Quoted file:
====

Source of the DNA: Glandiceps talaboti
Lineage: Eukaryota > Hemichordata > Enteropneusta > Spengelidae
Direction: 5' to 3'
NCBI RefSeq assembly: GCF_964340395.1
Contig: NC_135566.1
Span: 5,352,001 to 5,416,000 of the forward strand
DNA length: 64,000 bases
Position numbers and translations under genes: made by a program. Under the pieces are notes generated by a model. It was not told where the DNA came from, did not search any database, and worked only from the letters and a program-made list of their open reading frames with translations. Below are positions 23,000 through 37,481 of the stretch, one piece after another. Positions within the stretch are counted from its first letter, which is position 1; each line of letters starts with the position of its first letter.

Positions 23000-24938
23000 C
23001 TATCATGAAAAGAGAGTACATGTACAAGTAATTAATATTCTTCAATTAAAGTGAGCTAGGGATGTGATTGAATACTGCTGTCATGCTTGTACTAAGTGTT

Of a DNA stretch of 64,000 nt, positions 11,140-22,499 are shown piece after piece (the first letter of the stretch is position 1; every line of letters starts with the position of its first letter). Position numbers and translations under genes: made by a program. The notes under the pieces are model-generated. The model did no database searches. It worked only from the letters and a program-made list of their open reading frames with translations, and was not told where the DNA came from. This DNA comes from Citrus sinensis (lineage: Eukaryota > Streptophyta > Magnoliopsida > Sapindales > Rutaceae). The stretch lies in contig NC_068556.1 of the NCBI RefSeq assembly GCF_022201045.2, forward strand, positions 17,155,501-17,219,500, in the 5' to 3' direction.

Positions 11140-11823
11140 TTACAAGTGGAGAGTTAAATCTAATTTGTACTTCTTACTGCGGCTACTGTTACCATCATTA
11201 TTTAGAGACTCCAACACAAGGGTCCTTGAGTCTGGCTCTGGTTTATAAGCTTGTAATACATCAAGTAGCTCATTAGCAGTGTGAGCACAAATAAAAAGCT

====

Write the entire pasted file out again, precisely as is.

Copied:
Source of the DNA: Glandiceps talaboti
Lineage: Eukaryota > Hemichordata > Enteropneusta > Spengelidae
Direction: 5' to 3'
NCBI RefSeq assembly: GCF_964340395.1
Contig: NC_135566.1
Span: 5,352,001 to 5,416,000 of the forward strand
DNA length: 64,000 bases
Position numbers and translations under genes: made by a program. Under the pieces are notes generated by a model. It was not told where the DNA came from, did not search any database, and worked only from the letters and a program-made list of their open reading frames with translations. Below are positions 23,000 through 37,481 of the stretch, one piece after another. Positions within the stretch are counted from its first letter, which is position 1; each line of letters starts with the position of its first letter.

Positions 23000-24938
23000 C
23001 TATCATGAAAAGAGAGTACATGTACAAGTAATTAATATTCTTCAATTAAAGTGAGCTAGGGATGTGATTGAATACTGCTGTCATGCTTGTACTAAGTGTT

Of a DNA stretch of 64,000 nt, positions 11,140-22,499 are shown piece after piece (the first letter of the stretch is position 1; every line of letters starts with the position of its first letter). Position numbers and translations under genes: made by a program. The notes under the pieces are model-generated. The model did no database searches. It worked only from the letters and a program-made list of their open reading frames with translations, and was not told where the DNA came from. This DNA comes from Citrus sinensis (lineage: Eukaryota > Streptophyta > Magnoliopsida > Sapindales > Rutaceae). The stretch lies in contig NC_068556.1 of the NCBI RefSeq assembly GCF_022201045.2, forward strand, positions 17,155,501-17,219,500, in the 5' to 3' direction.

Positions 11140-11823
11140 TTACAAGTGGAGAGTTAAATCTAATTTGTACTTCTTACTGCGGCTACTGTTACCATCATTA
11201 TTTAGAGACTCCAACACAAGGGTCCTTGAGTCTGGCTCTGGTTTATAAGCTTGTAATACATCAAGTAGCTCATTAGCAGTGTGAGCACAAATAAAAAGCT